Vitamin D is a fat-soluble vitamin that is essential for maintaining good health. It is synthesized in the skin upon exposure to ultraviolet light, and it is added to milk, orange juice, and other foods. Most people do not spend much time worrying about whether they are getting enough vitamin D or which form of vitamin D is best. With the arrival of fall and shorter days, a good review of vitamin D is appropriate.
Why do we need vitamin D?
Vitamin D aids in the absorption of calcium from the small intestine. A deficiency of vitamin D will result in less calcium in the blood. Vitamin D also plays less important roles in the mineralization of bone.
Lower calcium in the blood will corrected by the removal of calcium from the skeleton/bones. In children, calcium deficiency can result in rickets and often is seen as a bowing of the legs (“bow-legged”).
In adults, vitamin D deficiency can cause a condition called osteomalacia and a decreased bone mineral density (“thinning” of the bones). This puts certain people at risk for fractures, especially elderly women.
How can a vitamin D deficiency occur?
• Not enough sunlight – this can occur when not enough time is spent outdoors, as well as with the use of sunblock
• Absorption problems – this can occur in those with celiac sprue, short bowel syndrome, and cystic fibrosis
• Medications – some medications, such as Dilantin, phenobarbital, and rifampin can cause the liver to break down vitamin D at an accelerated rate, and some drugs, such as orlistat, impair vitamin D absorption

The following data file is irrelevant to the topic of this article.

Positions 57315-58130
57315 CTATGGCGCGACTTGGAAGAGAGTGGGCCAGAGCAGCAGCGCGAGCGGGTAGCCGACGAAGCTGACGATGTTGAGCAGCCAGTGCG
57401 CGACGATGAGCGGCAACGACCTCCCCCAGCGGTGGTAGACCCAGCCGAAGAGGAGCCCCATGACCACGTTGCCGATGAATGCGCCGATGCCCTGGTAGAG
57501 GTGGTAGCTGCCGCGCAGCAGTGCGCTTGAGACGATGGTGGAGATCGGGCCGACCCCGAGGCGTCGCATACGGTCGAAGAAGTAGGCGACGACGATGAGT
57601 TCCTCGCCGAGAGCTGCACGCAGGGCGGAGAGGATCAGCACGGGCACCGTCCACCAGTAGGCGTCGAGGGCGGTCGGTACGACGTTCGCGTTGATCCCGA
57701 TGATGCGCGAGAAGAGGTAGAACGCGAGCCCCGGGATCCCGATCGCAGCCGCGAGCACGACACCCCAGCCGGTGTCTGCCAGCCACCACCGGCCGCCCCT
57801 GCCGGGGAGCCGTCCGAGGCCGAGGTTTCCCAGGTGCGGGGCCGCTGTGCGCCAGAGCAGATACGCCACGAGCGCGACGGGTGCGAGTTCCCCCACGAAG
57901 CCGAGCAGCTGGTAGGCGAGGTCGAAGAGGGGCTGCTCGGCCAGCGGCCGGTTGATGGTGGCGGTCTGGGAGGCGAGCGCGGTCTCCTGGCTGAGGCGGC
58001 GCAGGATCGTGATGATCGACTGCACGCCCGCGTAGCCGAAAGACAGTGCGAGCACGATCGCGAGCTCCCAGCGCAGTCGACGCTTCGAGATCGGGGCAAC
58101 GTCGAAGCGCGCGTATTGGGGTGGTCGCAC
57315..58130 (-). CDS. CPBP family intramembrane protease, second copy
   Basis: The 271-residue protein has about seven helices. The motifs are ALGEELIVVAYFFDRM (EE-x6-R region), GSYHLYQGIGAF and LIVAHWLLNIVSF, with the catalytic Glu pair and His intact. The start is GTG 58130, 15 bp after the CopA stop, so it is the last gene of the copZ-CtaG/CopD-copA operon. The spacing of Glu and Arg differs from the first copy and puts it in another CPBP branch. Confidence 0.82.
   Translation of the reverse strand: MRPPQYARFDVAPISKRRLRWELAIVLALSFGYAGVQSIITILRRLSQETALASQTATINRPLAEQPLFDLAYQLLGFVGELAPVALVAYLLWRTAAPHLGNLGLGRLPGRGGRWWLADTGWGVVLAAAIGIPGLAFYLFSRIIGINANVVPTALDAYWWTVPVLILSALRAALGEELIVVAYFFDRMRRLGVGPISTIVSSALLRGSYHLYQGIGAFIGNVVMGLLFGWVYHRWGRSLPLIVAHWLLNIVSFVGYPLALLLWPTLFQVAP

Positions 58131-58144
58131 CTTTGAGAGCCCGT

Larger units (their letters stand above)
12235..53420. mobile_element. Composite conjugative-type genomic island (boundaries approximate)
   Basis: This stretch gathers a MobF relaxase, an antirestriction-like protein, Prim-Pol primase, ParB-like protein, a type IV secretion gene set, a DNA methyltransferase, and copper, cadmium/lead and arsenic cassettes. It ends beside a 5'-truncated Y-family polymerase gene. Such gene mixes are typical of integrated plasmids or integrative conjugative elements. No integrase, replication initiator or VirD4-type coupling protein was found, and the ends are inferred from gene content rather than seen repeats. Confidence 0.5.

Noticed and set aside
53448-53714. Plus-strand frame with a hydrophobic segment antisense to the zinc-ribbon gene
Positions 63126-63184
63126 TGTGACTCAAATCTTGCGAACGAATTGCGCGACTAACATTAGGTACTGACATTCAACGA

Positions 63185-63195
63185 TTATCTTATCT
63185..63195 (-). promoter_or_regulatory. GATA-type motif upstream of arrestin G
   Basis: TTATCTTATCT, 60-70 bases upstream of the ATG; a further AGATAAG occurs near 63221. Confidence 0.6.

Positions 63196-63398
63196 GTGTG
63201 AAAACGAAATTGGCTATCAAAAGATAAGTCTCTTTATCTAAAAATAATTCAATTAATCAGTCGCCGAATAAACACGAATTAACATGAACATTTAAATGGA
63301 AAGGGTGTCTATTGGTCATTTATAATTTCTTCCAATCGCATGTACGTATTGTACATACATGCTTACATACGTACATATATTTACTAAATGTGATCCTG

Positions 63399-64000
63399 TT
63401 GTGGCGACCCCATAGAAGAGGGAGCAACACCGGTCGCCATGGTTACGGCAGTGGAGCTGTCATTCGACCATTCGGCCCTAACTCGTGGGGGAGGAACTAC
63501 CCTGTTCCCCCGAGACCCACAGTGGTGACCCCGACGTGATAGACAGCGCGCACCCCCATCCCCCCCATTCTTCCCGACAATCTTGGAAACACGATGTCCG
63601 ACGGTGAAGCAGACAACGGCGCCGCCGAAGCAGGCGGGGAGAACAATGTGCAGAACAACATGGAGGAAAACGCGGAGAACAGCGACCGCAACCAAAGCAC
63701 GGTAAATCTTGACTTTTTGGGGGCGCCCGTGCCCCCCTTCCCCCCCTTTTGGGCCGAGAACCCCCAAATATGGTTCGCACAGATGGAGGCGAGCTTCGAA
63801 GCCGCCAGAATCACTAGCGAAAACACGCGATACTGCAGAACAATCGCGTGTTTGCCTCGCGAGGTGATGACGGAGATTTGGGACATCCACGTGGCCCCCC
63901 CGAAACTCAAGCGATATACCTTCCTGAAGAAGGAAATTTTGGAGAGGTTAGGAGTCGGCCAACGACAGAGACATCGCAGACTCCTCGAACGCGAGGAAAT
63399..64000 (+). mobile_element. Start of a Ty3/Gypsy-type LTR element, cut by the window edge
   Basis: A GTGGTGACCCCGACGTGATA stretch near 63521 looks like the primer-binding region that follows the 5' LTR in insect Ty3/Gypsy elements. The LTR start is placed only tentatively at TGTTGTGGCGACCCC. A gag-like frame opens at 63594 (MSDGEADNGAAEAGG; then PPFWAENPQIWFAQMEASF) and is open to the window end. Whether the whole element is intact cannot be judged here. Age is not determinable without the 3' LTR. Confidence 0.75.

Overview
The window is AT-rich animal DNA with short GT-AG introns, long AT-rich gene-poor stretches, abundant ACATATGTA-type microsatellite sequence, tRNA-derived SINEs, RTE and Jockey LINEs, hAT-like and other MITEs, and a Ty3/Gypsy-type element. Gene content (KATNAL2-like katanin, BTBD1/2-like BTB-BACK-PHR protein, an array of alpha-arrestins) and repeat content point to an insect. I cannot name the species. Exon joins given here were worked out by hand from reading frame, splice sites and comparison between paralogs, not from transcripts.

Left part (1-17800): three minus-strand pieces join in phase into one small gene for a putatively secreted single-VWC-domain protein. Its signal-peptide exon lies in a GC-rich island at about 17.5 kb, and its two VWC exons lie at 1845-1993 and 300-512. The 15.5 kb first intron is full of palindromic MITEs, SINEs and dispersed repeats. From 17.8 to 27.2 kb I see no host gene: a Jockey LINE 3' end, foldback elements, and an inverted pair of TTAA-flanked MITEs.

• Inadequate intake
Which type of vitamin D is best?
Vitamin D exists is 2 different forms. Vitamin D2 is called ergocalciferol and is made by irradiating yeast with ultraviolet radiation.
Vitamin D3 is called cholecalciferol. This is the form that is created in the skin as a result of ultraviolet radiation exposure (such as the sun).
Ergocalciferol (vitamin D2) is less potent and shorter acting than cholecalciferol (vitamin D3).
Often, the type of vitamin D found in a food is not disclosed, making it impossible to determine whether it is D2 or D3.
When buying a supplement, look at the active ingredients on the label. The label should state which form of vitamin D is within.
How much vitamin D is needed daily?
Vitamin D is measured in International Units (IUs). The Institute of Medicine updated the daily recommended intake of vitamin D at the end of 2010. The new recommendations are based on minimal sun exposure.
Most people in North America require 400 IU daily, usually no more than 600 IU daily. Those 71 years of age and older may require as much as 800 IU per day.
Vitamin D is not found naturally in many foods. Small amounts can be found in beef liver, cheese, and egg yolks.
Since vitamin D is fat-soluble, the body will store excess vitamin D in the fat. It is rare to have too much vitamin D in the body, but supplementing with extremely high doses can cause vitamin D toxicity. Symptoms include nausea, vomiting, constipation (possibly alternating with diarrhea), weakness, weight loss, tingling sensation in the mouth, confusion, and heart rhythm abnormalities.